OPEC said on Tuesday that global demand will continue to outstrip supply in its outlook for the year ahead, as member countries struggle to increase flows.
In the cartel’s first forecast for 2023, demand is expected to increase by 2.7 million barrels per day, while supplies from non-OPEC sources are expected to increase by 1.7 million barrels per day.
To close the gap, OPEC is expected to increase production to 30.1 million barrels a day next year, 1.38 million barrels more than it pumped in June. OPEC already plans to continue ramping up production this year, but hasn’t even met those quotas, dampening hopes of a production increase that will match next year’s demand.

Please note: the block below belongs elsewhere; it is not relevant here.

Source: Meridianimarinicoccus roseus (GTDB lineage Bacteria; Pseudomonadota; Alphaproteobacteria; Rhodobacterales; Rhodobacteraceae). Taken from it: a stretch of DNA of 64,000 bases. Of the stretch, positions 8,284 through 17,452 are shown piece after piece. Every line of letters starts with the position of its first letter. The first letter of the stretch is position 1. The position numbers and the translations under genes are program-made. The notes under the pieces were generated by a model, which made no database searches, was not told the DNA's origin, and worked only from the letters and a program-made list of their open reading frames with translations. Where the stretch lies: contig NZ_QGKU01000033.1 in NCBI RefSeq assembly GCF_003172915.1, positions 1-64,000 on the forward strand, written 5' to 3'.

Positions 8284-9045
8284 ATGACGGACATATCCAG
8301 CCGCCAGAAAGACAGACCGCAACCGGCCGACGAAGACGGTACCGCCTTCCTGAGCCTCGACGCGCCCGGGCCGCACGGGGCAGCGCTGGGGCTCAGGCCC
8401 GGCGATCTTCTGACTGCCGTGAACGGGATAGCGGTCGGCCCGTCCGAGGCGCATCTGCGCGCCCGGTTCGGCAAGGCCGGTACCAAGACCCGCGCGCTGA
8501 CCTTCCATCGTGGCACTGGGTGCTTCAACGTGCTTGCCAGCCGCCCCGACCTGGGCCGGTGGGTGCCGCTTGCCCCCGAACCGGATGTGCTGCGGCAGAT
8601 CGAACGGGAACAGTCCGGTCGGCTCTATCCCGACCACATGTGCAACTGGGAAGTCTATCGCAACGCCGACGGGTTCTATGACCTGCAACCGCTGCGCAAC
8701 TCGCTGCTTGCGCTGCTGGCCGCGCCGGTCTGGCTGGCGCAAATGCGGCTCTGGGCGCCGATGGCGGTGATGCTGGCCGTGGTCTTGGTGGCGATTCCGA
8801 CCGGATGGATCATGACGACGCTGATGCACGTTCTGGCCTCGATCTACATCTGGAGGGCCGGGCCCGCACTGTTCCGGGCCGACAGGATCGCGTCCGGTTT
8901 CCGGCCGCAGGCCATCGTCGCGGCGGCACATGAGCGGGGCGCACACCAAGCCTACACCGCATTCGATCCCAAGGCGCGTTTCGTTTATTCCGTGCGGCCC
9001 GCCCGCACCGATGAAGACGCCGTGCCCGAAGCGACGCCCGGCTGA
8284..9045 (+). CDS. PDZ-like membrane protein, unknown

The forecast comes as President Joe Biden begins a trip to the Middle East on Wednesday. During a stopover in Saudi Arabia, he is expected to pressure the de facto leader of OPEC to increase production to ease price pressures in the United States.
But Saudi Arabia and other major producers like the United Arab Emirates have little spare production capacity to boost supply. Meanwhile, OPEC member Libya has seen production plummet amid political unrest, while Angola and Nigeria have lost capacity due to severe underinvestment and technical issues. affecting operations.
With little additional supply from OPEC, oil inventories in industrialized countries fell to 312 million barrels, below the five-year average.
Yet crude oil prices have soared to record highs in recent weeks as fears of
weigh. On Tuesday, West Texas Intermediate, the US benchmark, slipped 5% to $98.76 a barrel.